The Salt Lake Tribune reports:
Not long after some 1,000 firefighters sat down for eight hours of training, the whispering began: "What are we doing here?" As New Orleans Mayor Ray Nagin pleaded on national television for firefighters - his own are exhausted after working around the clock for a week - a battalion of highly trained men and women sat idle Sunday in a muggy Sheraton Hotel conference room in Atlanta. Many of the firefighters, assembled from Utah and throughout the United States by the Federal Emergency Management Agency, thought they were going to be deployed as emergency workers. Instead, they have learned they are going to be community-relations officers for FEMA, shuffled throughout the Gulf Coast region to disseminate fliers and a phone number: 1-800-621-FEMA.From Daily Kos:
Firefighters say they want to brave the heat, the debris-littered roads, the poisonous cottonmouth snakes and fire ants and travel into pockets of Louisiana where many people have yet to receive emergency aid. But as specific orders began arriving to the firefighters in Atlanta, a team of 50 Monday morning quickly was ushered onto a flight headed for Louisiana. The crew's first assignment: to stand beside President Bush as he tours devastated areas.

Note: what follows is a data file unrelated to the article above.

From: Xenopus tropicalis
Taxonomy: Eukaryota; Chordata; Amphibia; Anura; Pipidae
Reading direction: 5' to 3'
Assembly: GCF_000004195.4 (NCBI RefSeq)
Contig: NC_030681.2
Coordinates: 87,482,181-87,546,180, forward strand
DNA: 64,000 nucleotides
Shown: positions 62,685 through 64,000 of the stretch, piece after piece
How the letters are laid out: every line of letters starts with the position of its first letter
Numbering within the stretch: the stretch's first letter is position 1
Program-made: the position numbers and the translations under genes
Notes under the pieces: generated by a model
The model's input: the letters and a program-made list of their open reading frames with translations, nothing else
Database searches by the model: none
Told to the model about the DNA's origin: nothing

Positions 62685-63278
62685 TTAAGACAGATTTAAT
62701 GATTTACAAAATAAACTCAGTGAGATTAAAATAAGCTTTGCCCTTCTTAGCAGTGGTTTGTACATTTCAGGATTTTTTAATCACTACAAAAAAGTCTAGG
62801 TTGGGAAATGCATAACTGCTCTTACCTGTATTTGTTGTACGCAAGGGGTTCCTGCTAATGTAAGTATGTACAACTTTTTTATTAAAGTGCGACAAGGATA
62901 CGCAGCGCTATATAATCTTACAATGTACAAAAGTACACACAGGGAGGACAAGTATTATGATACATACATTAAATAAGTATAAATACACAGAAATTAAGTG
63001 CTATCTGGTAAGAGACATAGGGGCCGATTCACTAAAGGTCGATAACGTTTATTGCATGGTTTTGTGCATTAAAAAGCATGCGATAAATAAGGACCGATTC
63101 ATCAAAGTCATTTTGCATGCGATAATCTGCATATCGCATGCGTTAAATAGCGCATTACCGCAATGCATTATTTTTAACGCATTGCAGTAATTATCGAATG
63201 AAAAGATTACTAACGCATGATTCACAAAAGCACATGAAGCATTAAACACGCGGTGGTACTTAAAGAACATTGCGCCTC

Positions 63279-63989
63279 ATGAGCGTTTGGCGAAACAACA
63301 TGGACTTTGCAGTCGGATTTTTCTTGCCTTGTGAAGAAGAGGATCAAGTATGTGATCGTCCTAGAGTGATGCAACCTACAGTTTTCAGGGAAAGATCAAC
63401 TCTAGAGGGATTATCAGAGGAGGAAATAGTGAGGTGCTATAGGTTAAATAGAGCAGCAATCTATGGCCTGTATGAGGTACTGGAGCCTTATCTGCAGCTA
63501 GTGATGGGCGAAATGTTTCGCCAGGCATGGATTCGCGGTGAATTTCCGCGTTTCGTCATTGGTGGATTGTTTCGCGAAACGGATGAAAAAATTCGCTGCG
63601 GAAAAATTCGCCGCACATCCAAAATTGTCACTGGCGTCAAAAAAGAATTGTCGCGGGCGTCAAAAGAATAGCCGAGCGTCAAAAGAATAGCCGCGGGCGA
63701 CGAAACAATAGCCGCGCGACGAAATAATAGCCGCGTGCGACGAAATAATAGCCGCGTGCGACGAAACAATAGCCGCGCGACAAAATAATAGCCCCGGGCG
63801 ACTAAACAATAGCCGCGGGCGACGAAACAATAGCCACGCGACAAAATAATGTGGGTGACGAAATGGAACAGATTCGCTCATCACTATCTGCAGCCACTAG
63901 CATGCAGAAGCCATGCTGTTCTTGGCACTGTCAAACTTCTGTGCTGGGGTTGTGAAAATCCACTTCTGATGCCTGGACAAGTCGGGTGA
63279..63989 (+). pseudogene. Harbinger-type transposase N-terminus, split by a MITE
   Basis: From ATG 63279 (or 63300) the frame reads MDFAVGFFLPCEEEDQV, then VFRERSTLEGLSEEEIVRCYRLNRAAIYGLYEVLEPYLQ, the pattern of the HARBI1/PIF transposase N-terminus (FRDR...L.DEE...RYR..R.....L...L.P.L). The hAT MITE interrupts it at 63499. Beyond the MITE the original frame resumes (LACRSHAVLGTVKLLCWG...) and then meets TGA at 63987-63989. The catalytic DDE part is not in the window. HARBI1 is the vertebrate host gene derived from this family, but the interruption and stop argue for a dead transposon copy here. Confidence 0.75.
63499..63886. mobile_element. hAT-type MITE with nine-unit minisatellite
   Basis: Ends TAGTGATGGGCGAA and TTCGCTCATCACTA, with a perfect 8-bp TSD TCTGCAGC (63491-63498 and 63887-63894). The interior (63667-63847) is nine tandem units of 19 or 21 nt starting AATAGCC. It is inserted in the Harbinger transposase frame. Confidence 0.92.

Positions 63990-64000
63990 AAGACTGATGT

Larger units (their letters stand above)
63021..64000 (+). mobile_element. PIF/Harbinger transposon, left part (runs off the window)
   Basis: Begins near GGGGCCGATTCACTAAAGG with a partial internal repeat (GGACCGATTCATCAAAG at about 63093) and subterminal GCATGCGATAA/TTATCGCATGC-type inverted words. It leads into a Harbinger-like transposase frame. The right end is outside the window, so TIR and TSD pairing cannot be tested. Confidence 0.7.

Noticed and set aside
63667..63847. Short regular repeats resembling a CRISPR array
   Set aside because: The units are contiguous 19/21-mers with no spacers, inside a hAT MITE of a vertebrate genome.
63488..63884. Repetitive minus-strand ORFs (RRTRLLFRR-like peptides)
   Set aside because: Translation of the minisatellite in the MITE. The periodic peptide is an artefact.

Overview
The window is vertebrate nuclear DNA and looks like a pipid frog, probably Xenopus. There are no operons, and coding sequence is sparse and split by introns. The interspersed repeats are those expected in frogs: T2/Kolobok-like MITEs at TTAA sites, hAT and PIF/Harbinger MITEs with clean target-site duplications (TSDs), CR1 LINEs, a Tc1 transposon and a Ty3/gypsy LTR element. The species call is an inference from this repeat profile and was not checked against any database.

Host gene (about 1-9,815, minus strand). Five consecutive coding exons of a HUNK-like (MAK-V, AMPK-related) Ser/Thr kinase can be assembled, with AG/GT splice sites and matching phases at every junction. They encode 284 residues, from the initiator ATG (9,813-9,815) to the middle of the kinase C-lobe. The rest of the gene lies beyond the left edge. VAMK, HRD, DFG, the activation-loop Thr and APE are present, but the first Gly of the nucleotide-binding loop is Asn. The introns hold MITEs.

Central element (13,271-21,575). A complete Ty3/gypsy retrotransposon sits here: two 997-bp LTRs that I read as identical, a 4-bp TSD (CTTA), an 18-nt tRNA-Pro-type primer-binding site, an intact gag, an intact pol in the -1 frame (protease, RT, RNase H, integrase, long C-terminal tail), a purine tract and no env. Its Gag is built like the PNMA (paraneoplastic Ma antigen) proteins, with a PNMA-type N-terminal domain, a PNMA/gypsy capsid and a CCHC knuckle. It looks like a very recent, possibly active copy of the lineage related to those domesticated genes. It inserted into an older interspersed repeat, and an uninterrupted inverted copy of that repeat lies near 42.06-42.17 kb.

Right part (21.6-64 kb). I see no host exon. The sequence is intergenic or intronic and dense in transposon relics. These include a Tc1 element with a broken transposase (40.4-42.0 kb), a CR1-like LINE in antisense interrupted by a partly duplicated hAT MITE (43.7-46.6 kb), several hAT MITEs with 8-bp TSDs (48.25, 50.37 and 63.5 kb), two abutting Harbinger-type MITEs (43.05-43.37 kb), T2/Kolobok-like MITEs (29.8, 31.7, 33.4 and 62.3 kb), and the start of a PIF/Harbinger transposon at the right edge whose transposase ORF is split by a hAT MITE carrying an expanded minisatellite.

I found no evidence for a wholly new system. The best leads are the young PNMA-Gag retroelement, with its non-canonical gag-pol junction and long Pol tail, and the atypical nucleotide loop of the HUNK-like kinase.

Bush's use of firefighters as human props doesn't win the "most fucked up" prize because it was the most costly for the nation -- the Iraq War wins hands down. It doesn't win because it caused the most deaths, or damaged the reputation of the U.S. the most, or harmed national security by outing undercover CIA agents. In the greater scheme of things, this may seem as small fry compared to the long stream of serious failures in this White House.And the AP reports:
It's the most fucked up because it is easily the most crassly political act ever taken by this administration. Bush is so thoroughly a PR vessel that he can't even tour a disaster zone without his human backdrop. He's been a PR marionette for so long -- clear brush for the cameras! -- that he's become thoroughly incapable of keeping it real. God forbid he try to connect with people, get a better understanding of their efforts to cope with real disaster. That's not worth his time. Nope, it's got to be turned into a frickin' Bush campaign commercial. Everything is political. Everything.
The government's disaster chief waited until hours after Hurricane Katrina had already struck the Gulf Coast before asking his boss to dispatch 1,000 Homeland Security employees to the region - and gave them two days to arrive, according to internal documents. Michael Brown, director of the Federal Emergency Management Agency, sought the approval from Homeland Security Secretary Mike Chertoff roughly five hours after Katrina made landfall on Aug. 29. Brown said that among duties of these employees was to "convey a positive image" about the government's response for victims.The message from the Bush Administration is clear: When crisis hits, priority one is saving face, not lives.